Mashup 16: Fathers and sons

Today’s installment of the “Monday Mashup”, wherein I take one (and only one) panel from each of ten randomly selected comic books in an effort to make a coherent story, shows us a hero distraught over what he perceives as his failure, and turning to his father for comfort.


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“It was just another standoff with a bunch of punks holding hostages, or so I thought — that testosterone-driven freak Reagan had already gotten there with his armored goons in blue, and it was getting ugly.

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“I got inside before any bullets started flying, but what I found there was … disturbing.”

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“I don’t know if it was the shock of seeing human beings turned into living robots, or maybe some residual toxins in the air, from the zombification process, but the guards seemed freakish to me, grotesque cartoons of cruelty and hunger …”

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“One of them, Pa, I swear he had no expression on his face at all, he pulled a gun on one of the young women like she was nothing more than a snake to be cleared out of the fields.”

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“Before I could move she was dead, I couldn’t believe someone could be that callous but he put that bullet through her like it was nothing … ” he says, his voice shaking, overcome with emotion.

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“Pa, they said I was the one who wasn’t human, that I was an alien, a thing, but it was them, they’re the animals, they’re the ones with no souls, no hearts, no link with anyone other than themselves, and I was the one who let that girl die, who should be put away, I failed her, I … ”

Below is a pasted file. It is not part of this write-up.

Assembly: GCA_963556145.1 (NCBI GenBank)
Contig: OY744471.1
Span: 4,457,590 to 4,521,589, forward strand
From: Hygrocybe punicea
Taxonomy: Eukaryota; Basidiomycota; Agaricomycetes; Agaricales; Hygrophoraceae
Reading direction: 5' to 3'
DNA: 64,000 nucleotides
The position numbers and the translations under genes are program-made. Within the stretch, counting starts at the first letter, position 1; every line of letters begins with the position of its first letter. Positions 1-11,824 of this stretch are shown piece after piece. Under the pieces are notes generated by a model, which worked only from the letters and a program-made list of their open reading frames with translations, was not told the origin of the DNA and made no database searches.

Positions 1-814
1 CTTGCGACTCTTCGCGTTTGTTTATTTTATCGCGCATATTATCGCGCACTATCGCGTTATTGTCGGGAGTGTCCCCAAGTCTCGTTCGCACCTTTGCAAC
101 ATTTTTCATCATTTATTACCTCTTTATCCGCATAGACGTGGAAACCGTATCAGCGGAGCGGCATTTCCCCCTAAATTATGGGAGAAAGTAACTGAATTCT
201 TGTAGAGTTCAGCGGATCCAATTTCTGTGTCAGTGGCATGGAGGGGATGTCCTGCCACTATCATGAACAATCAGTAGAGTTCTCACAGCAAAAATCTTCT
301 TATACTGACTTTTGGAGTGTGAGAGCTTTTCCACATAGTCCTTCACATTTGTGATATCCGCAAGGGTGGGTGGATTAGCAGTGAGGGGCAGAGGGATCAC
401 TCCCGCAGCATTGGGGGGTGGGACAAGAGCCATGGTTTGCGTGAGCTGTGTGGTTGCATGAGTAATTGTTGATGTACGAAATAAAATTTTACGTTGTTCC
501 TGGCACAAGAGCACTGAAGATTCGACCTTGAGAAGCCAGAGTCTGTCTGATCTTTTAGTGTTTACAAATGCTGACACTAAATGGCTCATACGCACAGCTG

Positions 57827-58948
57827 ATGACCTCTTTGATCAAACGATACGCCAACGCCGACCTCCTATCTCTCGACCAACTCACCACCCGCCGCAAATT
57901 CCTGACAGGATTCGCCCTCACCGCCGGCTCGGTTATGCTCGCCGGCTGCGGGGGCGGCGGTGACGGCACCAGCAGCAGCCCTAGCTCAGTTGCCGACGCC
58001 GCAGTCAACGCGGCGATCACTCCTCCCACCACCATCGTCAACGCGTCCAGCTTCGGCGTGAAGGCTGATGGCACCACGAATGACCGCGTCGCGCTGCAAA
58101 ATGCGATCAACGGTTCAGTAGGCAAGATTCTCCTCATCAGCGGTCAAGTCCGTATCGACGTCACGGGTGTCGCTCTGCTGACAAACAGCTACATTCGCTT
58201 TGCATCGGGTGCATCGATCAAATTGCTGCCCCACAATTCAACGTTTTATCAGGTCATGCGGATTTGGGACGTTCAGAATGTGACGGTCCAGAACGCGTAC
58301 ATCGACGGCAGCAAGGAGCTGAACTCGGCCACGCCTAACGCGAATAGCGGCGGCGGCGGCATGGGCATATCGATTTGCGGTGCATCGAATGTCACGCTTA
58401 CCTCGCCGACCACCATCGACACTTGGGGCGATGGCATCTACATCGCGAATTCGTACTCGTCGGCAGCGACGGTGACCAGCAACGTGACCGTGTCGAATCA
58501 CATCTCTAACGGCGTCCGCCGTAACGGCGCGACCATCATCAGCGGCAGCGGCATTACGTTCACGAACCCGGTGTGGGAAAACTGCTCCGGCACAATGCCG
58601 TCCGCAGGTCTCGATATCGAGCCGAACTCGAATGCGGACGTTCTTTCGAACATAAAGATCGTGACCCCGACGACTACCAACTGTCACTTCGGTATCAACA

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But the father’s words cannot penetrate the dreadful darkness that has consumed his super-son, the alien who all too painfully has become aware of just what it means to be a mortal human after all.

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“I’m sorry, Pa, did you say something?” he asks, his face a fallen mask of blame and self-loathing, the pain too much for his father to bear.

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There comes a time in the life of even a Super man when muscles and speed and flight will not suffice, when words seem cold and pitiful comfort, and only the embrace of a father — even (or especially?) an adopted father, whose love is as much a choice as an obligation of biology — can help ease the pain of a broken heart.


The comics appearing in today’s Monday Mashup are, in order of appearance:

  1. “The Man of Steel 1 Silver Edition”, ©1986 DC Comics.
  2. “The Man of Steel 2 Silver Edition”, ©1986 DC Comics.
  3. “Showcase 96″, No. 3, ©1996, DC Comics.
  4. “Loony Tunes”, No. 4, ©1994, DC Comics.
  5. “Rai and the Future Force”, Vol. 1, No. 25, ©1994, Valiant.
  6. “The Man of Steel 3 Silver Edition”, ©1986 DC Comics.
  7. “Man-Bat”, No. 1, ©1996, DC Comics.Written by Chuck Dixon, who I believe just left his latest tenure at DC under quite a bit of acrimony, comparing the current editorial direction there to a work camp.
  8. “Firebrand”, No. 2, ©1996, DC Comics.
  9. “Chiaroscuro”, No. 3, ©1995, DC Comics. A very ambitious effort chronicling the early life of Leonardo DaVinci, when he is accused by the Court of Public Morals for sodomy.
  10. “The Man of Steel 6 Silver Edition”, ©1986 DC Comics.

Note that there were four issues of the reprinted John Byrne Superman reboot in this stack. On rereading them, I have to say they’re really good, somewhat to my surprise. I don’t know why I would be surprised, I suppose I just figure at this point that most of what I liked growing up was actually crap. I present “The Dukes of Hazard” and “The A Team” as prime exhibits of what I am talking about. Byrne’s Superman, though, really holds up well, that guy could really tell a good visual story when he was into it.

About Jeff Hebert

Jeff is a 45 year old city boy who has somehow found himself located in Colorado, fulfilling his lifetime dream of making a living drawing super-heroes all day.

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